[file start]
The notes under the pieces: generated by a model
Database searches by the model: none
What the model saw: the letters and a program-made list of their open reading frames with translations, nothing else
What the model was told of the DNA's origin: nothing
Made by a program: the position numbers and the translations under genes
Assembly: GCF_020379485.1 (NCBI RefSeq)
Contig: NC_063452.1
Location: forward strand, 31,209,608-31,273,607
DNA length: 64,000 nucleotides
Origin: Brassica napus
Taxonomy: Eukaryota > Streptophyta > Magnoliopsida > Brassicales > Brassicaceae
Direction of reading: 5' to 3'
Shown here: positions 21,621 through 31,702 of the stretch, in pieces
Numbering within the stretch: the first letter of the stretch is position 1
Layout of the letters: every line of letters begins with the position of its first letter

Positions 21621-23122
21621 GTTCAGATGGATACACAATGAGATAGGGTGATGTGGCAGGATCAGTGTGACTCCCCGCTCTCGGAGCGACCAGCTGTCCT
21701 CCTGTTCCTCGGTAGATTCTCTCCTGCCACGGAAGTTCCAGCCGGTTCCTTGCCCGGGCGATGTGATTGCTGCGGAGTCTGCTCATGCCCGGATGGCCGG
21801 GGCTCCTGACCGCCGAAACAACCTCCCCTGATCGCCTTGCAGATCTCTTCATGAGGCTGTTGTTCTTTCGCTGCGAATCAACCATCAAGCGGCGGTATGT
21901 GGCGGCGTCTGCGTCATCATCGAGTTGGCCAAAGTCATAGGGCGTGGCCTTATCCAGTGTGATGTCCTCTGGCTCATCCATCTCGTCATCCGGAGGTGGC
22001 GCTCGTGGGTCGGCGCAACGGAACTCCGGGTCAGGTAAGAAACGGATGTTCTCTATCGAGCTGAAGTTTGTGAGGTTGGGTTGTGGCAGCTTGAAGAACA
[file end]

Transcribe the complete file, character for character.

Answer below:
The notes under the pieces: generated by a model
Database searches by the model: none
What the model saw: the letters and a program-made list of their open reading frames with translations, nothing else
What the model was told of the DNA's origin: nothing
Made by a program: the position numbers and the translations under genes
Assembly: GCF_020379485.1 (NCBI RefSeq)
Contig: NC_063452.1
Location: forward strand, 31,209,608-31,273,607
DNA length: 64,000 nucleotides
Origin: Brassica napus
Taxonomy: Eukaryota > Streptophyta > Magnoliopsida > Brassicales > Brassicaceae
Direction of reading: 5' to 3'
Shown here: positions 21,621 through 31,702 of the stretch, in pieces
Numbering within the stretch: the first letter of the stretch is position 1
Layout of the letters: every line of letters begins with the position of its first letter

Positions 21621-23122
21621 GTTCAGATGGATACACAATGAGATAGGGTGATGTGGCAGGATCAGTGTGACTCCCCGCTCTCGGAGCGACCAGCTGTCCT
21701 CCTGTTCCTCGGTAGATTCTCTCCTGCCACGGAAGTTCCAGCCGGTTCCTTGCCCGGGCGATGTGATTGCTGCGGAGTCTGCTCATGCCCGGATGGCCGG
21801 GGCTCCTGACCGCCGAAACAACCTCCCCTGATCGCCTTGCAGATCTCTTCATGAGGCTGTTGTTCTTTCGCTGCGAATCAACCATCAAGCGGCGGTATGT
21901 GGCGGCGTCTGCGTCATCATCGAGTTGGCCAAAGTCATAGGGCGTGGCCTTATCCAGTGTGATGTCCTCTGGCTCATCCATCTCGTCATCCGGAGGTGGC
22001 GCTCGTGGGTCGGCGCAACGGAACTCCGGGTCAGGTAAGAAACGGATGTTCTCTATCGAGCTGAAGTTTGTGAGGTTGGGTTGTGGCAGCTTGAAGAACA